The needs finding study is investigating the digital needs of Indian health systems. It is uncovering opportunities for innovation and identifying gaps between the needs of the various stakeholders and the needs finding processes being used to identify such needs. We are using generative design research methodology to delve below participants’ superficial awareness to help them express aspirations that they may be unaware of, or are unable to put into words. Our sessions use the participants’ creativity to engage in a fun, interactive, and sometimes surprising journey of self discovery and yield innovative and insightful ideas on the digital tools needed by Indian health systems.
The research study is engaging with a purposively selected sample of 165 participants across the Indian healthcare ecosystem, which include members from the following stakeholder groups:
- Patients and Caregivers: Patients and primary care givers on healthcare journeys from infancy to elderly care.
- Doctors and Nurses: In government and private sector at all levels of healthcare.
- Community Health Workers: Grass roots community health workers in government and NGO bodies.
- Practitioners of allied health sciences: Including physiotherapy, occupational therapy, speech therapy and other operation theater related professions
- Government health system administrators: Ranging from district officers to national leaders.
- Private sector health information system administrators: CIOs of tertiary hospitals and NGO health information system administrators.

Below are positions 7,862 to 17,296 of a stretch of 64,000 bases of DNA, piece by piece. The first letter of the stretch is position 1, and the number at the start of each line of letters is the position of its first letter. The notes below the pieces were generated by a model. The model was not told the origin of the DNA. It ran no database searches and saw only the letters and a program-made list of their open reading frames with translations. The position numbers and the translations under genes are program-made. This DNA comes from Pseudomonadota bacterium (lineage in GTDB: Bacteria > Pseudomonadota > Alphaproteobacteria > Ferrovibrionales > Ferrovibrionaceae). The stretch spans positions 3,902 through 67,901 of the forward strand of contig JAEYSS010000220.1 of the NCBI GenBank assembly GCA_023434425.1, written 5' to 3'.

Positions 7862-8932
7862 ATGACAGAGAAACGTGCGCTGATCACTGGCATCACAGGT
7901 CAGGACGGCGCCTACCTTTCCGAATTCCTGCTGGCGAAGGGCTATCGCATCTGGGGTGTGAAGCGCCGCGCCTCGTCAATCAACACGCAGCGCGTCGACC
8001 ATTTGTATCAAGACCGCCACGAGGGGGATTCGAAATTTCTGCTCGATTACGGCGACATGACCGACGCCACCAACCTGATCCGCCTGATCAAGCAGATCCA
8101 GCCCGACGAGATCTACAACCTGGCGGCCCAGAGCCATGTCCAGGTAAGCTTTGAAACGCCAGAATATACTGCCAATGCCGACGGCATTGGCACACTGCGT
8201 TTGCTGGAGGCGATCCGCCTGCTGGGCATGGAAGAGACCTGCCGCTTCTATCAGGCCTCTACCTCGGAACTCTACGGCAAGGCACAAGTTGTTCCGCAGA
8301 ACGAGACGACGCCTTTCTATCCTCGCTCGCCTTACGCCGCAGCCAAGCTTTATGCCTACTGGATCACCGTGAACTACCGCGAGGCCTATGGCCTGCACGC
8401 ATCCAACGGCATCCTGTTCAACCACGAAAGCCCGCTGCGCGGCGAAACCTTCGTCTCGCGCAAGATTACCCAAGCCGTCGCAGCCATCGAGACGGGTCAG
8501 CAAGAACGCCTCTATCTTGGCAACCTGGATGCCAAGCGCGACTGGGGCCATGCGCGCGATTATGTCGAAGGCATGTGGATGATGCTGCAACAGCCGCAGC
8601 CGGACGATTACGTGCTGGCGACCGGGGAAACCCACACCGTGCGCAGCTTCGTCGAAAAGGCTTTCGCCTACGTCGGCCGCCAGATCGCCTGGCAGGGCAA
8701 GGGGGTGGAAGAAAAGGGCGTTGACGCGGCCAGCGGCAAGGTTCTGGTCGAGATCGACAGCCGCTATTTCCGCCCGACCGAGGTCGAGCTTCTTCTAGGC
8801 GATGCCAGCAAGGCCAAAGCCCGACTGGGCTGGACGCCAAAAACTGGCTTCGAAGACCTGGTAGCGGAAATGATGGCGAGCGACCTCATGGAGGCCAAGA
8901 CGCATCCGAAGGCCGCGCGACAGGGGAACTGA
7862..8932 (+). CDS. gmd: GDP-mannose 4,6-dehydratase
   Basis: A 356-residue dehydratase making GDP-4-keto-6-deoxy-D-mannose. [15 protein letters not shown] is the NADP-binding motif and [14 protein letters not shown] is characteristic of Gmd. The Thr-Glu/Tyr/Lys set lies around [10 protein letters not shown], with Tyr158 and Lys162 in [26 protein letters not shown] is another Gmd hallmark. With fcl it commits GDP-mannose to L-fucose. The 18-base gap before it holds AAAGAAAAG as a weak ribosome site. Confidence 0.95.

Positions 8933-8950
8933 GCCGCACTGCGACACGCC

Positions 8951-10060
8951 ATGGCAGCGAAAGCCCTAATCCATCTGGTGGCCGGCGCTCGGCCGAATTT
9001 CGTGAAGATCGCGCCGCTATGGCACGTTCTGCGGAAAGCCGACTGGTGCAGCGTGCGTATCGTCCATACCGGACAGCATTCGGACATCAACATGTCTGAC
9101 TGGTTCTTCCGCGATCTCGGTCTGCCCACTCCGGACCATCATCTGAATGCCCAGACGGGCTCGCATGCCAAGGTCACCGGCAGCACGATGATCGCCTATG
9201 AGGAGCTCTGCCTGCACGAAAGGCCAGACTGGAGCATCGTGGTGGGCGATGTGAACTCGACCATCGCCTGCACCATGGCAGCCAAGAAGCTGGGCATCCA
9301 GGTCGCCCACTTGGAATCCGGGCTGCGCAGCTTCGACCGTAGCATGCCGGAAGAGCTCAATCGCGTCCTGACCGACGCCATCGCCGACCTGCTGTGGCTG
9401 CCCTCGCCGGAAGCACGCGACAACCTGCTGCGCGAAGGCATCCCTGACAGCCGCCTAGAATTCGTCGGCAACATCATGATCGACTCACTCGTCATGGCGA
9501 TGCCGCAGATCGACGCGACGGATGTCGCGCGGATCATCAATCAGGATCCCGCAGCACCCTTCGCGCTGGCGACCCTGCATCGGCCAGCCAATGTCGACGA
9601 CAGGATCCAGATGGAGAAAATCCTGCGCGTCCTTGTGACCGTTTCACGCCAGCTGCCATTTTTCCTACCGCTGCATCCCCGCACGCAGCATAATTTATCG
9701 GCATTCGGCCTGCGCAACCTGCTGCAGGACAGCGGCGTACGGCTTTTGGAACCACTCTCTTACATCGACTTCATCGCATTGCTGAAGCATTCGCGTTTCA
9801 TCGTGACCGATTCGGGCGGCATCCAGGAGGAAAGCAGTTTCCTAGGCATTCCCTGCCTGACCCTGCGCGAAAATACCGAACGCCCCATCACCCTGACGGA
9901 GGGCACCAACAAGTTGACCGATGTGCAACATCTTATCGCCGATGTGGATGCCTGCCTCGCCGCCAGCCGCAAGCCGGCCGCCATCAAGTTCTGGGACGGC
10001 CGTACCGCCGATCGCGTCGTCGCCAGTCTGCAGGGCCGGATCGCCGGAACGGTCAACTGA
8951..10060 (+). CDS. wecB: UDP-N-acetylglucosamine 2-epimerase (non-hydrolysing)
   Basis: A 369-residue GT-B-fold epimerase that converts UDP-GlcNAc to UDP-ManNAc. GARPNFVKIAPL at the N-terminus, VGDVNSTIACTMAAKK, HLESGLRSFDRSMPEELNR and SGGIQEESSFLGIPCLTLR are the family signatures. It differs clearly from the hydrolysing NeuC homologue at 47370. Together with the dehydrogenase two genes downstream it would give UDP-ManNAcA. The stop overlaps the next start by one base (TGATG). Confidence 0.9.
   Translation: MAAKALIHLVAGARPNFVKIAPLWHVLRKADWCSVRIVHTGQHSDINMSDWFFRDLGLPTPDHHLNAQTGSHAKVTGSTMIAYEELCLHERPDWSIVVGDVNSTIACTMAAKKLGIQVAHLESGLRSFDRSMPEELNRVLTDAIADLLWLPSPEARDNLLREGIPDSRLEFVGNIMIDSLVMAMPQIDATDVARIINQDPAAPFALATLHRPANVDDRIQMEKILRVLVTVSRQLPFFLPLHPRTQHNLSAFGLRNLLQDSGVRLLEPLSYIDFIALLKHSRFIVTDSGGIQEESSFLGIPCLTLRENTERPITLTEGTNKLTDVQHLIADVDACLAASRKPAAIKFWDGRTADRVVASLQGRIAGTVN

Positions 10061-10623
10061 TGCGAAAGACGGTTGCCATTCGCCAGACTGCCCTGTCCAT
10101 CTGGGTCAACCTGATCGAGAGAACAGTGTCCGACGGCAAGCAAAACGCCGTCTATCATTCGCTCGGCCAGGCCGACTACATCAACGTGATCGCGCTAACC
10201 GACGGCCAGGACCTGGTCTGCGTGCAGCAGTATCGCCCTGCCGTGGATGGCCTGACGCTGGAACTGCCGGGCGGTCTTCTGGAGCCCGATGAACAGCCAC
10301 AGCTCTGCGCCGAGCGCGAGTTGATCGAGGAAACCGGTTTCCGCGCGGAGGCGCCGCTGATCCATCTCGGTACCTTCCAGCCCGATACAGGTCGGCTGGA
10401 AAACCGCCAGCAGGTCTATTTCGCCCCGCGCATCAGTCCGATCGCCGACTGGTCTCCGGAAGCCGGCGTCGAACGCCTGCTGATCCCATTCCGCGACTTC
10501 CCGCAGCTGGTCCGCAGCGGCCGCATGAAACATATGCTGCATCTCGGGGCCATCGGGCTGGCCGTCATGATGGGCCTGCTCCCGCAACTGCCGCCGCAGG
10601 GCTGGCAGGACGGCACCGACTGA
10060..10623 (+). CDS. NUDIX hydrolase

- Digital Health Companies: Designers and developers in digital health companies for electronic health records, mHealth systems and digital health devices.
Digital solutions related to health and health system strengthening are increasing and evolving. However, the understanding of the needs which such digital health solutions aim to address is often superficial and fragmented. The systemic lack of design research during needs finding has prevented many digital health tools from having an impact at scale. A comprehensive assessment requires the involvement of end users to elicit their workflows, challenges, and needs. Yet, end users of digital health systems are rarely included in design and development, and if they are, their needs are explored superficially. This has resulted in an overabundance of digital health tools that are not useful to patients and/or healthcare providers. There is no such existing in-depth research on the digital tool needs of the various stakeholder groups of Indian health systems.
The study adapts generative design research methods and engages with various Indian healthcare stakeholders – including participants in the community, health facilities, and board rooms – to elicit in-depth insights efficiently.
The generative sessions follow these steps:
- Map stakeholders’ workflows
- Assess the current system in use
- Participants identify pain points in their workflows
- Participants imagine ideal workflows and solutions
- Uncover information needs from imagined solutions
The study uses flowcharts and user driven prototyping to explore the participants’ present context, past experiences, and dreams for the future. The tool kit includes simple tools such as sticky notes, customized templates, play-dough, and lego blocks to help participants make artifacts that express their desires and aspirations.
After generative sessions, the artifacts that the participants have made and what they’ve said while engaging in the creative process is being analyzed. We use affinity diagramming to interpret the data, obtain insights, and triangulate themes across stakeholder groups.